Poplin: Did justice prevail
in Aura Rosser case?
Do you trust politicians? The media? Law enforcement?
Your likely answer is “None of the above.” It seems that no one trusts anyone these days. We assume elected officials will say anything to get elected, the media will slant everything toward ratings and policemen will do whatever it takes to never have to say “I’m sorry.”
In this issue, we specifically ponder what society expects, and has come not to expect, of those hired to “protect and serve.” When Aura Rosser, a black woman, was shot and killed by a white Ann Arbor policeman in November, was justice served?
The same question is being asked in communities around the country where black citizens have been killed by white law enforcement. The local case has been less incendiary than the one in, say, Ferguson, Mo. — there’s been no violence associated with the decision not to indict the Ann Arbor policeman involved — but make no mistake about it, the shooting of Rosser has been a furious topic in many local circles.
The author of our story, Michael David Marshall, is the son of a lifelong Detroit policeman. But he’s also a young black man, and much of the violence that’s in the news these days has been perpetrated on people who look just like him. We think he’s done a wonderful job involving the community in this local story, with an eye toward the parallel national debate.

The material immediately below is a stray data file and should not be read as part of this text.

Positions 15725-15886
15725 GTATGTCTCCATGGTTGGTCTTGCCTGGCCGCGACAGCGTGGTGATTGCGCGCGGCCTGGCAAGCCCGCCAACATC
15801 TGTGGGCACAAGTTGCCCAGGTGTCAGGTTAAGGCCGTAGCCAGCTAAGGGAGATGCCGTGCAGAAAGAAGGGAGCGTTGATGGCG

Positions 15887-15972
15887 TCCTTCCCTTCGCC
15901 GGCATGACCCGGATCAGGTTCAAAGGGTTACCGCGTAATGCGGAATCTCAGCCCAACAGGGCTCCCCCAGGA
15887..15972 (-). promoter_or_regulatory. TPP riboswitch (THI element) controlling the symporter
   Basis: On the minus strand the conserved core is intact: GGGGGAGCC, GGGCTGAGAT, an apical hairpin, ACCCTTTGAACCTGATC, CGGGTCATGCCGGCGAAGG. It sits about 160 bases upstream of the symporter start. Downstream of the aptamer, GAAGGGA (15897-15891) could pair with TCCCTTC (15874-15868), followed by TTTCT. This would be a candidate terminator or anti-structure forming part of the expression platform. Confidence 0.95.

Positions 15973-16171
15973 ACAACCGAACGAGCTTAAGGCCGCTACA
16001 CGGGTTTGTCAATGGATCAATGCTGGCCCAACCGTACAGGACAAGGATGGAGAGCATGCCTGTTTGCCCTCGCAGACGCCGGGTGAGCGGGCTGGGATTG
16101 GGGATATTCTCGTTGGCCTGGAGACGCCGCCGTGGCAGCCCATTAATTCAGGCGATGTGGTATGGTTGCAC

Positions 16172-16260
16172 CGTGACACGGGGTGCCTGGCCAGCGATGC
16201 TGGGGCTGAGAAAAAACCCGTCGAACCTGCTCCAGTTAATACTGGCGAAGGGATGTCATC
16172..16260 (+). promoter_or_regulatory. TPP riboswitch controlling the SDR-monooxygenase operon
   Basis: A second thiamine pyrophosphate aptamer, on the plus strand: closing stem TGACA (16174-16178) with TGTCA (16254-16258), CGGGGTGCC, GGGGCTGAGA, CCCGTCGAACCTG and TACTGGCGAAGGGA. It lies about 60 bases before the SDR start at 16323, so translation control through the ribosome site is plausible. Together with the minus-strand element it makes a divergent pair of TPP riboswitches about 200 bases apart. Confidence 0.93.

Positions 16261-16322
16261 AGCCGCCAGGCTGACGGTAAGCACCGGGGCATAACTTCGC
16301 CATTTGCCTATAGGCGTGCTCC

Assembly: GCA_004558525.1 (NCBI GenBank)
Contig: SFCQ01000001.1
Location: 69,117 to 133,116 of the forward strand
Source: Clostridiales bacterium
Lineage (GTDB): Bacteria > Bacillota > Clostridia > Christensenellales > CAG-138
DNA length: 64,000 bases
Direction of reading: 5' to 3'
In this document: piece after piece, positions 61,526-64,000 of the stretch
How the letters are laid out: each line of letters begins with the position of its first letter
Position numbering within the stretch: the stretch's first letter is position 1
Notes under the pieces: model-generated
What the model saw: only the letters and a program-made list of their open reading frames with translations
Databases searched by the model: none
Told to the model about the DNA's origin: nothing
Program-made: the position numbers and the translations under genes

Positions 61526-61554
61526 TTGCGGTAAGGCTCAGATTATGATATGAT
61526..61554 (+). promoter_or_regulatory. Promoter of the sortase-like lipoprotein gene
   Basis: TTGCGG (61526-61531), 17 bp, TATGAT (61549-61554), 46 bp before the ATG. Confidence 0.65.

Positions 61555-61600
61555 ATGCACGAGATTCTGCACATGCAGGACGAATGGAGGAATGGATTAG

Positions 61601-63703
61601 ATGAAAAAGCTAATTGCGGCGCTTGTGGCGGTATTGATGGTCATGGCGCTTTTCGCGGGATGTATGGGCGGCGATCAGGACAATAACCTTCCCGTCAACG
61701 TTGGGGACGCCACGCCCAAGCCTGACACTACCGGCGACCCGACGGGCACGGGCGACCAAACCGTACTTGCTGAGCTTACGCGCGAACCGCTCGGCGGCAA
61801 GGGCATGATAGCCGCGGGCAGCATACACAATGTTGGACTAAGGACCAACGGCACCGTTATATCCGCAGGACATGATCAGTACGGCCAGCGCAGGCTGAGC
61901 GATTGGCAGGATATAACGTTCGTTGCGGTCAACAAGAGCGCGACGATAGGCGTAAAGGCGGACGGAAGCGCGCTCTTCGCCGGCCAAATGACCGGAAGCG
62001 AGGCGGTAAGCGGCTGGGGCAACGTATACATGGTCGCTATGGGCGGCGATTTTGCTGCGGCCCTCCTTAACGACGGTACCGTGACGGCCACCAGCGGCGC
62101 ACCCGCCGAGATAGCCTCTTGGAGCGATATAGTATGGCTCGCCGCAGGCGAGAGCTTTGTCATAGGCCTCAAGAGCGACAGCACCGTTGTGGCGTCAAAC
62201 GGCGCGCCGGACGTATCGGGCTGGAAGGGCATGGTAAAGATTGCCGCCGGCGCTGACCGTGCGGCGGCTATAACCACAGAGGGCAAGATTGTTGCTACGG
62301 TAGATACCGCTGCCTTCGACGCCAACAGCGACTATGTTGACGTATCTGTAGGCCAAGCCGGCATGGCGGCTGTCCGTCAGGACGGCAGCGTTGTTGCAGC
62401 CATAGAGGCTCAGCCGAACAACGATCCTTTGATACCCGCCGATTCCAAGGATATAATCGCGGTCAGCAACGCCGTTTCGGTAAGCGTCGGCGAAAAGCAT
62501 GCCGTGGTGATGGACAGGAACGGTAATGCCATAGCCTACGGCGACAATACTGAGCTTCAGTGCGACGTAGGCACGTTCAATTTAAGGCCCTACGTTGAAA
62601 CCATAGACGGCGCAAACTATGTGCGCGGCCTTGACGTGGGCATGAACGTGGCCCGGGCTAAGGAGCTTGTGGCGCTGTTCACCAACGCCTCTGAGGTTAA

We say he’s been evenhanded in his coverage, but that decision, ultimately, is up to you. Let us know how he/we did. But more importantly, let us know how Ann Arbor has done in the aftermath of Rosser’s shooting.
The author, Kyle Poplin, wonders whether Ann Arbor’s reputation of liberalism and acceptance has made it take a few things for granted. What do you think? Share your take on the shooting of Aura Rosser.